The Problem “Quality of life” and “death with dignity” have more than a few folks erroneously asserting that the range of legally-acceptable end-of-life options should include “voluntary euthanasia,” and/or “physician-assisted suicide” also known as “physician aid in dying.”  In a recent commentary entitled Human Dignity and the End of Life, Cardinal Rigali and Bishop [...]
Author Archive for Fr. Christopher M. Saliga, O.P. R.N.
Many people today are very busy, sometimes wondering “who’s got time to read?” And yet, given the rapid and varied scientific breakthroughs which render contemporary research and healthcare contexts evermore complex and morally confusing, relevant reading is arguably imperative given our responsibility to the common good as voters, donors to charities, and investors in corporations [...]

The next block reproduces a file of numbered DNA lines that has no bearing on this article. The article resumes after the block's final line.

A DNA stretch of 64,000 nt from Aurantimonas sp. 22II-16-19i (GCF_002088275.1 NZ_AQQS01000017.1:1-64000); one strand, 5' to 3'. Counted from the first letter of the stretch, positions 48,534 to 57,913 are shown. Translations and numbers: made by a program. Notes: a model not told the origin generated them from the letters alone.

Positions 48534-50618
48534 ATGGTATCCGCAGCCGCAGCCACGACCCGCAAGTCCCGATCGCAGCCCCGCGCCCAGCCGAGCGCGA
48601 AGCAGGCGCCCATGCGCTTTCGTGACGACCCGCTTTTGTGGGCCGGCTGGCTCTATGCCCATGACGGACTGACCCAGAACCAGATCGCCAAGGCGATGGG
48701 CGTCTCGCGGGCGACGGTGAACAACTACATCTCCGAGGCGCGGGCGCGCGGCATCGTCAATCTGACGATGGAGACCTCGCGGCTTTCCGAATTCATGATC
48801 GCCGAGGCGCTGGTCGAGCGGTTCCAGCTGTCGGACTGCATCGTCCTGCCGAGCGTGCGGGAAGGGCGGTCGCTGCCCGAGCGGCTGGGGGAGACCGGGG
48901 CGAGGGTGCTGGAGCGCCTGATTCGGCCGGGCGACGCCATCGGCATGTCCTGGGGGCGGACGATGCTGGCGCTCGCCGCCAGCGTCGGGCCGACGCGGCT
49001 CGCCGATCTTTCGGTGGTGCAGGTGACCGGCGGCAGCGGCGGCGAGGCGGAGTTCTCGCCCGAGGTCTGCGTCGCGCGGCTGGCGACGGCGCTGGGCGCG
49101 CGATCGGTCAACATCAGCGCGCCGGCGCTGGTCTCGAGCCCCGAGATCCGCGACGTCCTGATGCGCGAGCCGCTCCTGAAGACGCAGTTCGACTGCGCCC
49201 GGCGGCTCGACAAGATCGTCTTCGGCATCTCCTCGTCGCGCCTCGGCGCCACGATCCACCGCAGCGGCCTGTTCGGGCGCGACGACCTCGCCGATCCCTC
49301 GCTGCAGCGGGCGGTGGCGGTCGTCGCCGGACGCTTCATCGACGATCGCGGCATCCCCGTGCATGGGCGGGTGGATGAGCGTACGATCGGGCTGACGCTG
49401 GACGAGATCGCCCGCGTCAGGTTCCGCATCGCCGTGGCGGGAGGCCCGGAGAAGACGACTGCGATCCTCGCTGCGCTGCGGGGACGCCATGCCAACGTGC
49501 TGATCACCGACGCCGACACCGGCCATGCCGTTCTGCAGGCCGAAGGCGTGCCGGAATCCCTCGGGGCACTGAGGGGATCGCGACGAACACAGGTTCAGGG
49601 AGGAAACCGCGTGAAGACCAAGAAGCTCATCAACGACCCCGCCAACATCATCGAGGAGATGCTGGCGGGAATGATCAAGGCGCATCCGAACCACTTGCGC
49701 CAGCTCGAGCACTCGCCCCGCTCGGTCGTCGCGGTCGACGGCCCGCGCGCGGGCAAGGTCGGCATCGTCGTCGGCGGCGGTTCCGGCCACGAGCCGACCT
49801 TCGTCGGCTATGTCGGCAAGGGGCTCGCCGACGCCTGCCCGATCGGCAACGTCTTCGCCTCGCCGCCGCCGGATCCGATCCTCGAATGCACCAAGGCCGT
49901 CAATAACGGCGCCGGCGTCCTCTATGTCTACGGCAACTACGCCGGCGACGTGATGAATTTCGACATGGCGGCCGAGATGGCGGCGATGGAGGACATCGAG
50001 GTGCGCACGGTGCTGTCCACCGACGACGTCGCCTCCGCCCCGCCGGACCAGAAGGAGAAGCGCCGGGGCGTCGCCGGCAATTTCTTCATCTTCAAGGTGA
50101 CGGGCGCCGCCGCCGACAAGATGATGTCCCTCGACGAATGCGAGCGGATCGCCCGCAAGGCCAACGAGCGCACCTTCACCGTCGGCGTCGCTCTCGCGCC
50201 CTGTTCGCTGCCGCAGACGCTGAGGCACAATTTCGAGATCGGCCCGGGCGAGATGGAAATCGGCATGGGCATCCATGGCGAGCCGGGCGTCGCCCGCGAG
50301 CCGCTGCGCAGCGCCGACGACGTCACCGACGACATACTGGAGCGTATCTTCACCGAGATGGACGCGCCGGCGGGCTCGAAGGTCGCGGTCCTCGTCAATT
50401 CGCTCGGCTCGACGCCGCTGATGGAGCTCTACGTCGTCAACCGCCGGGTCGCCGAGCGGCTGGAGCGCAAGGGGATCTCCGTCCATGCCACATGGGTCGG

Virtues empower folks to reliably, freely, and happily engage in truly noble acts by which they become even more virtuous than they already are. Like a surgeon who has progressed into a surgical virtuoso — a fully flourishing surgical artist whose patients rightly trust with their lives and their limbs — clinicians of various stripes [...]
A Response to a Problem Within clinical practice, I frequently encounter well-intentioned people who erroneously confuse “healing” with cure, people such as fellow health care professionals, Catholic patients and their family members, health care proxy decision makers, among others. Following upon this confusion, they misunderstand the place of the “healing sacraments” such as the Eucharist, [...]
Arguments for or against voluntary suicide and/or voluntary euthanasia (hereafter referred to as voluntary death) usually presuppose reductionist understandings of human attributes such as freedom. For example, folks sometimes ask: what is so terribly wrong with a person coming to a substantially-autonomous decision to die? In more personal terms, why should “you” be able to [...]